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Demand Generation vs. Lead Generation: What’s the Difference?

Person with a megaphone conducting demand generation and lead generation
Demand generation gets people to consider your brand, and lead generation converts them to prospective customers. [Studio Science]

Learn how to turn buzz into buyers with the right full-funnel strategies.

The way we sell has changed drastically over the past few years, because buyers are better informed than ever before. In fact, our State of Sales research found that 81% of sales reps say buyers research brands on their own before ever connecting with sales. Nothing illustrates that more clearly than the way demand generation and lead generation work in the age of social media and buzz-worthy brands.

If you’re wondering what the differences are — or even what each one of these means — you’re in the right place. We’ll walk through definitions, the key differences, and how to put them into practice.

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Demand generation vs. lead generation: What are they and what’s the difference?

Demand generation is a top-of-funnel marketing strategy that drums up interest in a product or service. In other words, it creates demand. Lead generation is used to identify prospects, pull them in your ecosystem, and start a sales conversation.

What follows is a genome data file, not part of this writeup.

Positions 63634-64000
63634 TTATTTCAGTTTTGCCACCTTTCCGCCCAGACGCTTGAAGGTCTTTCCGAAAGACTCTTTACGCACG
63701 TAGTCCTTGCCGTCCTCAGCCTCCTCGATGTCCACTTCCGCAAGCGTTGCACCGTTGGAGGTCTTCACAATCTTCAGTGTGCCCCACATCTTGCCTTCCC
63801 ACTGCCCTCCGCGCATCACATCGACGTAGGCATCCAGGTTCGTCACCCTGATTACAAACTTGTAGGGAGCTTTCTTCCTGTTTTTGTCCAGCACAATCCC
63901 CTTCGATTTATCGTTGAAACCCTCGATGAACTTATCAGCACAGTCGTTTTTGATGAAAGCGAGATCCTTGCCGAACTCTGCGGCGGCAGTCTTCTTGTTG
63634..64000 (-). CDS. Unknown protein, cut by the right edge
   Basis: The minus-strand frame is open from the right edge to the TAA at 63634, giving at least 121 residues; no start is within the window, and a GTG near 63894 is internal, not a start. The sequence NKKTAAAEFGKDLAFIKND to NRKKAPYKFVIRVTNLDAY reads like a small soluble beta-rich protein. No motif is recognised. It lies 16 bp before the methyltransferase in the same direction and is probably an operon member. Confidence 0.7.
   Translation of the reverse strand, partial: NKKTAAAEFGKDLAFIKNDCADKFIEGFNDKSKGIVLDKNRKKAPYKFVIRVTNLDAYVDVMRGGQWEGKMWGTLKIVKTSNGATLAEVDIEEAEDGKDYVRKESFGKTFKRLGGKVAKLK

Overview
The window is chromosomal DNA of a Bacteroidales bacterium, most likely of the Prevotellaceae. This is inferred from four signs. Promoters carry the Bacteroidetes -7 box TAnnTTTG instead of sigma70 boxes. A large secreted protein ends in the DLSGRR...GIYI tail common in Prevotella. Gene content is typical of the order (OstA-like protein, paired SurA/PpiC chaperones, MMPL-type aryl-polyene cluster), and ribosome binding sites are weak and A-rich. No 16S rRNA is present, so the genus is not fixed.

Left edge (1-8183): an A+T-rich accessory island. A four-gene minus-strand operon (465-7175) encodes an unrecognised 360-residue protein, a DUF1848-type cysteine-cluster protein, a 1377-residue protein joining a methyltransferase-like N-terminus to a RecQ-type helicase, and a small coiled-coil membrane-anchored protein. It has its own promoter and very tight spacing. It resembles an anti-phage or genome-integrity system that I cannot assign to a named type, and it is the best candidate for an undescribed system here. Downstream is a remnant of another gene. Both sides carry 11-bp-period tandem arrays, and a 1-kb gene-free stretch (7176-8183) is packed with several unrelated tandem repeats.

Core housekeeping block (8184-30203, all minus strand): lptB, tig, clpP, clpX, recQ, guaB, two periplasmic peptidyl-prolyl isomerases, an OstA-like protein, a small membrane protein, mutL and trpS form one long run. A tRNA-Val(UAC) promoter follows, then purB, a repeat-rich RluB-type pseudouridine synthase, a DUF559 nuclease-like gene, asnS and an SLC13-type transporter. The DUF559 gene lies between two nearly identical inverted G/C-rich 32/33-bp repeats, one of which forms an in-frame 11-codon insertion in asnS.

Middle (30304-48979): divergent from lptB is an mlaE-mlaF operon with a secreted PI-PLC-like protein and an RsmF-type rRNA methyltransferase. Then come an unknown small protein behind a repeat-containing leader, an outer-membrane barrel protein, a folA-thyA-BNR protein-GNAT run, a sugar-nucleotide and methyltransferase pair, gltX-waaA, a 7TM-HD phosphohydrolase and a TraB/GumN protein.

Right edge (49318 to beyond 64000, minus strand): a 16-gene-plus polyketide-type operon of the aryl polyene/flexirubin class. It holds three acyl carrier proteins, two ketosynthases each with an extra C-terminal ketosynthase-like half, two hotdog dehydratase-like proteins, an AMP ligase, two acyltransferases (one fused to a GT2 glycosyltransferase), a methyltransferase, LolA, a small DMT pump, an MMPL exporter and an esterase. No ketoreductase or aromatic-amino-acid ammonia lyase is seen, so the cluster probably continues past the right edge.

Here’s a quick example to illustrate the difference:

Let’s say a popular sneaker company gives its latest shoes to a top-tier athlete. The athlete posts videos wearing them. In a flash, the videos go viral and the athlete’s fans can’t stop talking about their shoes. That’s demand generation.

A retailer sees the chatter and posts an Instagram story letting folks know they have the shoes in stock. Fans get see the shoes in their IG reels and head to the retailer’s website to buy. That’s lead generation.

Now, let’s dig into how each strategy works.

Demand generation:

  • Uses content to build awareness and interest. For example, promoting seasonal offers or new products via social media campaigns to new audiences.
  • Casts a wide net without a specific target
  • Usually works over the long term, using multiple touchpoints to reach potential customers

Lead generation:

  • Attracts potential customers who have shown interest in your product or service
  • Uses educational content to talk about a product in more detail, aligning to relevant pain points and needs in the target market
  • Focuses on products and solutions rather than just brand awareness